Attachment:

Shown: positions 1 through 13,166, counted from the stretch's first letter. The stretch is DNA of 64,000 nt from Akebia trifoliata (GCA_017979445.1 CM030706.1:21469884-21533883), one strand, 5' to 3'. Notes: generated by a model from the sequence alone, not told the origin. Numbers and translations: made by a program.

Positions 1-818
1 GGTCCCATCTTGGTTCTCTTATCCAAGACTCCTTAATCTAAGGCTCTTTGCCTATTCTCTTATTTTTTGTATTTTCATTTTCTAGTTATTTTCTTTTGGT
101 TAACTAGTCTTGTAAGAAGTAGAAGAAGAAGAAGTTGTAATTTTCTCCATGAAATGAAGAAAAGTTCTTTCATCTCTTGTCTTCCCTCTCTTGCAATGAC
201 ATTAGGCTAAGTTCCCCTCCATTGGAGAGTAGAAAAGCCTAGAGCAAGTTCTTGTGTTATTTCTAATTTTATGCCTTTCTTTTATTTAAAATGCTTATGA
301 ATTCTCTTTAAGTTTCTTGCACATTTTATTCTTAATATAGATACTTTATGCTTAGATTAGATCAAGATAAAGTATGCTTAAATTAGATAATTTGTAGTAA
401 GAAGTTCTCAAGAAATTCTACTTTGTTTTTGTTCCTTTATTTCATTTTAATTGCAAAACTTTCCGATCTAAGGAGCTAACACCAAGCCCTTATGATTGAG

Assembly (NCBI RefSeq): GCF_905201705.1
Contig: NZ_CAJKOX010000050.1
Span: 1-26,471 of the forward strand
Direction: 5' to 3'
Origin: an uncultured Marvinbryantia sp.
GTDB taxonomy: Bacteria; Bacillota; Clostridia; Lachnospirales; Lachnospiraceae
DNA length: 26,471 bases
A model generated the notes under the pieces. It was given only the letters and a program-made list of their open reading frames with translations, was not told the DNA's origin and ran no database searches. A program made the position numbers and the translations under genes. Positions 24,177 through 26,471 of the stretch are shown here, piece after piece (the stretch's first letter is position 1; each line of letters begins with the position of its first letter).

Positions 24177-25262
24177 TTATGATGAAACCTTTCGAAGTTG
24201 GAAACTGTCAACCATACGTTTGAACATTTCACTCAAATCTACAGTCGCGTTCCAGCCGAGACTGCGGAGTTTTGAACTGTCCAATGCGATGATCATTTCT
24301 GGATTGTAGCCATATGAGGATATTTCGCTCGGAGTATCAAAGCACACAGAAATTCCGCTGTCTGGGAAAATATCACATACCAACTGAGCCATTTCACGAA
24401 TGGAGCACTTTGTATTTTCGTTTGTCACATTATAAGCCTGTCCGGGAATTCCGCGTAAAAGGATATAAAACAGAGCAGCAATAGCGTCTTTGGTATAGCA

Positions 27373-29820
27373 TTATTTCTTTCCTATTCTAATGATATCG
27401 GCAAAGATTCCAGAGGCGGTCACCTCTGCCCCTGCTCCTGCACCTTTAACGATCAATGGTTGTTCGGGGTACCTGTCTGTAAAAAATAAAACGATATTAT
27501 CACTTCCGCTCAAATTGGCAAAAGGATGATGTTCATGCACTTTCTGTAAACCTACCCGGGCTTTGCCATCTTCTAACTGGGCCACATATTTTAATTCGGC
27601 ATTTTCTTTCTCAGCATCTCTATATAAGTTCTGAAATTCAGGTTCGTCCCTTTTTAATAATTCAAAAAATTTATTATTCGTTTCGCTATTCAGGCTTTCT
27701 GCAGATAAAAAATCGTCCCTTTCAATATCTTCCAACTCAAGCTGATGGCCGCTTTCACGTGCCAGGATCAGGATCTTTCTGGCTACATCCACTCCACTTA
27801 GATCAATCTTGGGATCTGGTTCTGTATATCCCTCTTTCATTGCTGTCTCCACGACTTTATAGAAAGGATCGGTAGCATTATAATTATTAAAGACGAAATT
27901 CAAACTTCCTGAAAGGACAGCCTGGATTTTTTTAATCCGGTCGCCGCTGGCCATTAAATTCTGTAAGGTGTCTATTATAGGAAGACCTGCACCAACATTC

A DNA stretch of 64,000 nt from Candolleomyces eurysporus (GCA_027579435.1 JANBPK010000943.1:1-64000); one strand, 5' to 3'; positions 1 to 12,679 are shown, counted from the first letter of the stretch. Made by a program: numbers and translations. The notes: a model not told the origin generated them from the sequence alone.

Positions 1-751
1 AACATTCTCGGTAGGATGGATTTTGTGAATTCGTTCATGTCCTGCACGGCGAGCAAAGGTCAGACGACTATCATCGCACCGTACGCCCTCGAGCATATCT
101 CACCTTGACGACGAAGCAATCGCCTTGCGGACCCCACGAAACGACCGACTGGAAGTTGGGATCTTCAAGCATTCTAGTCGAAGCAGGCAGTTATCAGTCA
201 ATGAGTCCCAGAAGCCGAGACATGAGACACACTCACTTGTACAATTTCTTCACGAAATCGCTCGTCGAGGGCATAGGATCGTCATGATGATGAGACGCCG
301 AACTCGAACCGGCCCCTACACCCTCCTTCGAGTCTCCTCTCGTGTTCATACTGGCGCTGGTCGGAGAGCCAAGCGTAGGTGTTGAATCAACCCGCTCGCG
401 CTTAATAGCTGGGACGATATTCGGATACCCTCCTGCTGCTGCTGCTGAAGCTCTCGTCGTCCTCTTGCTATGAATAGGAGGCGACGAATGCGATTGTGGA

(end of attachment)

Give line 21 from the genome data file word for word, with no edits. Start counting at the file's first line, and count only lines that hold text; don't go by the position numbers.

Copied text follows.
Positions 27373-29820